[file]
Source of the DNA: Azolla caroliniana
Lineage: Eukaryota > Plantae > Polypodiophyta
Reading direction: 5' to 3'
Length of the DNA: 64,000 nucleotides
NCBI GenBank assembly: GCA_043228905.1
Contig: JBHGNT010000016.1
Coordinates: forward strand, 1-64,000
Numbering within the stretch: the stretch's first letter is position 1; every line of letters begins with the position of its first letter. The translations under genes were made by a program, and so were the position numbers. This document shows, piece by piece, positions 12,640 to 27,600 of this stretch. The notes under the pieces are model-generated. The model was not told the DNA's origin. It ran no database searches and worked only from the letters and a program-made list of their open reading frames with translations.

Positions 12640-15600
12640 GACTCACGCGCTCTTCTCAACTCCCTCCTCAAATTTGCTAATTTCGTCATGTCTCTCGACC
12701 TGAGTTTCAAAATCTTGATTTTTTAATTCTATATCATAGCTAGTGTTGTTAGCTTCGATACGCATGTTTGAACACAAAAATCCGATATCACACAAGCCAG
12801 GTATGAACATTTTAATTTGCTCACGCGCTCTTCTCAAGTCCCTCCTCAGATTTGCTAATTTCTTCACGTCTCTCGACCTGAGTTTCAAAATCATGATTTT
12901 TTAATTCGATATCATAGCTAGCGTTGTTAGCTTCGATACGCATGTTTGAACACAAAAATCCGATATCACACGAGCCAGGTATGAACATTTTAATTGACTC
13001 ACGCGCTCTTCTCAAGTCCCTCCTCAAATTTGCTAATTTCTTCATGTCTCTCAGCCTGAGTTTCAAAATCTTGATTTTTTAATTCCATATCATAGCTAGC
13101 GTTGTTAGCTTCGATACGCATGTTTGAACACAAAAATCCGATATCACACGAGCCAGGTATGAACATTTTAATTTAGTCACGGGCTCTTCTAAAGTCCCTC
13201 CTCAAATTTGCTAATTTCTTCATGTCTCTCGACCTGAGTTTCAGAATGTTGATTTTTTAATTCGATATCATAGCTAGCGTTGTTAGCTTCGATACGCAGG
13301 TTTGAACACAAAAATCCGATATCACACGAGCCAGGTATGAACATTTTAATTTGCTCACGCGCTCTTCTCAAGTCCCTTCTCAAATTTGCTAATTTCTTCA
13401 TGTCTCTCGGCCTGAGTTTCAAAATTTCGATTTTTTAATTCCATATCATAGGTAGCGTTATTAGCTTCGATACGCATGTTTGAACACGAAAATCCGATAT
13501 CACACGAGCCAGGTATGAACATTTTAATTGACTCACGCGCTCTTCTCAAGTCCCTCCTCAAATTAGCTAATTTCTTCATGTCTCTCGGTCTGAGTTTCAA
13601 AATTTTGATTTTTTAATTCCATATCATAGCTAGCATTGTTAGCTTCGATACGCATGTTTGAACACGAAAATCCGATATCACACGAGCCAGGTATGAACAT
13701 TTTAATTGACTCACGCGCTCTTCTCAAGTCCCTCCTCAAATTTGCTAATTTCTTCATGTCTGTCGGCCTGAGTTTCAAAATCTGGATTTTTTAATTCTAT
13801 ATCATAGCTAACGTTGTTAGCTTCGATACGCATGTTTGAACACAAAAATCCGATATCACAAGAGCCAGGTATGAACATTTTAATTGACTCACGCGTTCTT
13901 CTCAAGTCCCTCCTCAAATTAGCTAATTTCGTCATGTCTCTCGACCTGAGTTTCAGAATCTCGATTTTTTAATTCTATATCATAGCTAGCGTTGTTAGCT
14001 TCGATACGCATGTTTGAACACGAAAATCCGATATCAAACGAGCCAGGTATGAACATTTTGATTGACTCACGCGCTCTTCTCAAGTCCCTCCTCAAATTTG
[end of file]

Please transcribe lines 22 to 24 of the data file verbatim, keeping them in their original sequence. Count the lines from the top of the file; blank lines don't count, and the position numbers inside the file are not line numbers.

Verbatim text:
13801 ATCATAGCTAACGTTGTTAGCTTCGATACGCATGTTTGAACACAAAAATCCGATATCACAAGAGCCAGGTATGAACATTTTAATTGACTCACGCGTTCTT
13901 CTCAAGTCCCTCCTCAAATTAGCTAATTTCGTCATGTCTCTCGACCTGAGTTTCAGAATCTCGATTTTTTAATTCTATATCATAGCTAGCGTTGTTAGCT
14001 TCGATACGCATGTTTGAACACGAAAATCCGATATCAAACGAGCCAGGTATGAACATTTTGATTGACTCACGCGCTCTTCTCAAGTCCCTCCTCAAATTTG